• Aqueous Vehicle “Aqueous vehicle” refers to water or a mixture of water and at least one water-soluble organic solvent (co-solvent). Selection of a suitable mixture depends on requirements of the specific application, such as desired surface tension and viscosity, the selected colorant, drying time of the ink, and the type of substrate onto which the ink will be printed. Representative examples of water-soluble organic solvents that may be selected are disclosed in U.S. Pat. No. 5,085,698 (the disclosure of which is incorporated by reference herein for all purposes as if fully set forth).
  • If a mixture of water and a water-soluble solvent is used, the aqueous vehicle typically will contain about 30% to about 95% water with the balance (i.e., about 70% to about 5%) being the water-soluble solvent. Preferred compositions contain about 60% to about 95% water, based on the total weight of the aqueous vehicle.
  • The amount of aqueous vehicle in the ink is typically in the range of about 70% to about 99.8%, and preferably about 80% to about 99.8%, based on total weight of the ink.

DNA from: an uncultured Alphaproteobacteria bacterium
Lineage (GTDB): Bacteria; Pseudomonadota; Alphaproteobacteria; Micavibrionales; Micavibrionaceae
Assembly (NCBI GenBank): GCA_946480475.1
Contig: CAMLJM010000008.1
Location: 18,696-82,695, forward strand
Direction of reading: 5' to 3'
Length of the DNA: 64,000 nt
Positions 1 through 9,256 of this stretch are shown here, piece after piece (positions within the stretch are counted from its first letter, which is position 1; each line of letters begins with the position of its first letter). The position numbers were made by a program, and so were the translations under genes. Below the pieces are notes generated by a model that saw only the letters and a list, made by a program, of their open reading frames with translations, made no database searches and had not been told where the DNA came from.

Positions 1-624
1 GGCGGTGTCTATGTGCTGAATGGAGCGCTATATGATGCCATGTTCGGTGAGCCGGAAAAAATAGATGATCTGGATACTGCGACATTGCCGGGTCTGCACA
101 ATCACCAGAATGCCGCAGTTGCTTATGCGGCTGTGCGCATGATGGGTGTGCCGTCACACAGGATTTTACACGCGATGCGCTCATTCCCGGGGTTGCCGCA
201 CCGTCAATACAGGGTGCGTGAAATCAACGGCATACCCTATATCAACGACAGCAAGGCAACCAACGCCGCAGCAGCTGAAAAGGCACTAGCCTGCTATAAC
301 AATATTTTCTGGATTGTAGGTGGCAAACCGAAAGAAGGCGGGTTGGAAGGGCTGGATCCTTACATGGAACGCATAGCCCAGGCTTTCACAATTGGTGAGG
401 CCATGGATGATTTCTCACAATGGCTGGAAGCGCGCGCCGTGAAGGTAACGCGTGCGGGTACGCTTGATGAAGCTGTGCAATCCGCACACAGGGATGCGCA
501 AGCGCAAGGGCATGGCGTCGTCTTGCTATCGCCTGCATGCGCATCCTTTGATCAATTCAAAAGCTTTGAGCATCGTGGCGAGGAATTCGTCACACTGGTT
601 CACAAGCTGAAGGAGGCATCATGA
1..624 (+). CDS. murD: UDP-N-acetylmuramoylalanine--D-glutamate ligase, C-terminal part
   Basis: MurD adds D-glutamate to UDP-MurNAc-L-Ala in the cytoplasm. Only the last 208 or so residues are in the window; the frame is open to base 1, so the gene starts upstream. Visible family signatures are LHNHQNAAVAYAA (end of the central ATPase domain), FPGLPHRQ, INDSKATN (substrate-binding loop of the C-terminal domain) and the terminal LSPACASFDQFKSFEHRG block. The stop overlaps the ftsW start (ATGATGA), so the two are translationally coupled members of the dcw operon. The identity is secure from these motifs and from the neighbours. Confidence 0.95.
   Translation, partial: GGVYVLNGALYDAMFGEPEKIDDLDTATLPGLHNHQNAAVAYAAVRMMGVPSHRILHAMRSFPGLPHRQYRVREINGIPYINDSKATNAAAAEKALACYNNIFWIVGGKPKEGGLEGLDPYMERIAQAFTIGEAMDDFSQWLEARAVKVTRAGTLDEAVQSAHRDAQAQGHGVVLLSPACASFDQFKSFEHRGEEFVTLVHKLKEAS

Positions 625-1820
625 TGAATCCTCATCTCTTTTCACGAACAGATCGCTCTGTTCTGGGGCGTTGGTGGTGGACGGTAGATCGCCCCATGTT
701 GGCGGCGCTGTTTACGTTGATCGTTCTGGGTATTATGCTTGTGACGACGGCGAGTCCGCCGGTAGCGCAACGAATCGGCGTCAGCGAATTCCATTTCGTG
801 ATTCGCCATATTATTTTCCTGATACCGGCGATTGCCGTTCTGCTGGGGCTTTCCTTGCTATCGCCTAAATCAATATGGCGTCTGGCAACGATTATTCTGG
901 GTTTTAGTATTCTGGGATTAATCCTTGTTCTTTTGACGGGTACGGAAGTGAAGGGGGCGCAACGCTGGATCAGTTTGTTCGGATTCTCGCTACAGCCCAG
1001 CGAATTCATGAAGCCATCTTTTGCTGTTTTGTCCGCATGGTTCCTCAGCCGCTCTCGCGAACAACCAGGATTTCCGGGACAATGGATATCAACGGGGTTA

• The aqueous vehicle can be made to be fast penetrating (rapid drying) by including surfactants or penetrating agents such as glycol ethers and 1,2-alkanediols. Glycol ethers include ethylene glycol monobutyl ether, diethylene glycol mono-n-propyl ether, ethylene glycol mono-iso-propyl ether, diethylene glycol mono-iso-propyl ether, ethylene glycol mono-n-butyl ether, ethylene glycol mono-t-butyl ether, diethylene glycol mono-n-butyl ether, triethylene glycol mono-n-butyl ether, diethylene glycol mono-t-butyl ether, 1-methyl-1-methoxybutanol, propylene glycol mono-t-butyl ether, propylene glycol mono-n-propyl ether, propylene glycol mono-iso-propyl ether, propylene glycol mono-n-butyl ether, dipropylene glycol mono-n-butyl ether, dipropylene glycol mono-n-propyl ether, and dipropylene glycol mono-isopropyl ether. 1,2-Alkanediols are preferably 1,2-C4-6 alkanediols, most preferably 1,2-hexanediol. Suitable surfactants include ethoxylated acetylene diols (e.g. Surfynols® series from Air Products), ethoxylated primary (e.g. Neodol® series from Shell) and secondary (e.g. Tergitol® series from Union Carbide) alcohols, sulfosuccinates (e.g. Aerosol® series from Cytec), organosilicones (e.g. Silwet® series from Witco) and fluoro surfactants (e.g. Zonyl® series from DuPont).